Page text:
Lucy Pearman’s outlandish solo show wants to strip us of our burdens. Packed inside a suitcase, she needs to get through luggage allowance. Each time she tries, she’s rejected and told she’s “too much”. Over the course of the absurdist show, Pearman asks for our help, wanting to get to the “just right” marker.
Weighed on the scales via the arms of an audience member, Pearman keeps stripping herself down—possessions, clothes, skin—all the while trying desperately to make herself fit measures determined by other people. For a show about fragility, this inventive hour of clowning is messy and destructive.
The show itself is lighter than its conceit. Often blending the twee and the grotesque, Pearman is an eager host, in turn welcoming and acerbic. As we help her offload through a series of increasingly over-literal tasks, she is generous by the bucketload, and her genial manner makes us so keen to take part that one audience member accidentally goes up uninvited.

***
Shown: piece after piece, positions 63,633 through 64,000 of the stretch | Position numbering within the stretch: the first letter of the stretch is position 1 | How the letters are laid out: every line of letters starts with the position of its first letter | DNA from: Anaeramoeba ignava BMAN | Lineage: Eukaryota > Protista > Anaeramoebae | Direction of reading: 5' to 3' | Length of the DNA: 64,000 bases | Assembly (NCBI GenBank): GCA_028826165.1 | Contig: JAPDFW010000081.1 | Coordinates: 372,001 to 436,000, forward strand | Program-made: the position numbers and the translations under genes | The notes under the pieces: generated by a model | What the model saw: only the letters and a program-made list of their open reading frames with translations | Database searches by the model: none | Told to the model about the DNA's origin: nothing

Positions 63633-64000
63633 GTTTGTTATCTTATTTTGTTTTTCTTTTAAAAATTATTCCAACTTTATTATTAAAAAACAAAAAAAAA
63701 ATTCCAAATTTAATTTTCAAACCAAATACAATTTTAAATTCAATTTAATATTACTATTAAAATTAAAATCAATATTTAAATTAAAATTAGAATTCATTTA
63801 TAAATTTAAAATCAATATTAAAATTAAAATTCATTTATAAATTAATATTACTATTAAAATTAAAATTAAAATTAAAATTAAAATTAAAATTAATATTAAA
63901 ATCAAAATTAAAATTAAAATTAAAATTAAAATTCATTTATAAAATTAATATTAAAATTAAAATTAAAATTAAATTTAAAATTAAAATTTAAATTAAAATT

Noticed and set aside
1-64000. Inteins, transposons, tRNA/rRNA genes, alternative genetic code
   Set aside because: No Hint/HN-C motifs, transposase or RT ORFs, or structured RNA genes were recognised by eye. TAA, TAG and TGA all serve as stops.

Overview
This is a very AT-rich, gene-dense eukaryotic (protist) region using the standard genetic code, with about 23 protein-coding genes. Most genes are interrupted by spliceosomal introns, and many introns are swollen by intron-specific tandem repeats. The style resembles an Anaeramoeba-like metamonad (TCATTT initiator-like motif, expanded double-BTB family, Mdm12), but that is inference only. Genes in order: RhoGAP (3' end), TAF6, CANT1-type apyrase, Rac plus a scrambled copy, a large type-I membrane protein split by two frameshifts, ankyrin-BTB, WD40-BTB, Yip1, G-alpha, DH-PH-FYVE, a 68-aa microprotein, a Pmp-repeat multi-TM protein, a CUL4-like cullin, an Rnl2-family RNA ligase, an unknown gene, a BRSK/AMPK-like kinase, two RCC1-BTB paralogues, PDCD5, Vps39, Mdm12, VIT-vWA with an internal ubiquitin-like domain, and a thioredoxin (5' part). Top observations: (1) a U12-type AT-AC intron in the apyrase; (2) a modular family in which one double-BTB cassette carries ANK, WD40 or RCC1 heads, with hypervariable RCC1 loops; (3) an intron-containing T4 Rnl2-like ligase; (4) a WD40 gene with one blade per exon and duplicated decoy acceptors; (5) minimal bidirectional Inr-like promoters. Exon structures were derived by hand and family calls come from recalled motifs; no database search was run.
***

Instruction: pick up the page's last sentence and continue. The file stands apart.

Packing never quite goes to plan. Tech fizzles and breaks at every opportunity, while an unnecessary aide in a black morph suit haphazardly helps her out with stage management. Pearman is so charming it hardly matters, but the overreliance on props in the first place gets in the way.
Buried in the bag under all the jumpers and jokes is Pearman’s fear of moving away, and of leaving bits of herself behind. Though fairly on-the-nose, Baggage is handled with care. An irreverent, playful demonstration of how we’re all just holding ourselves together.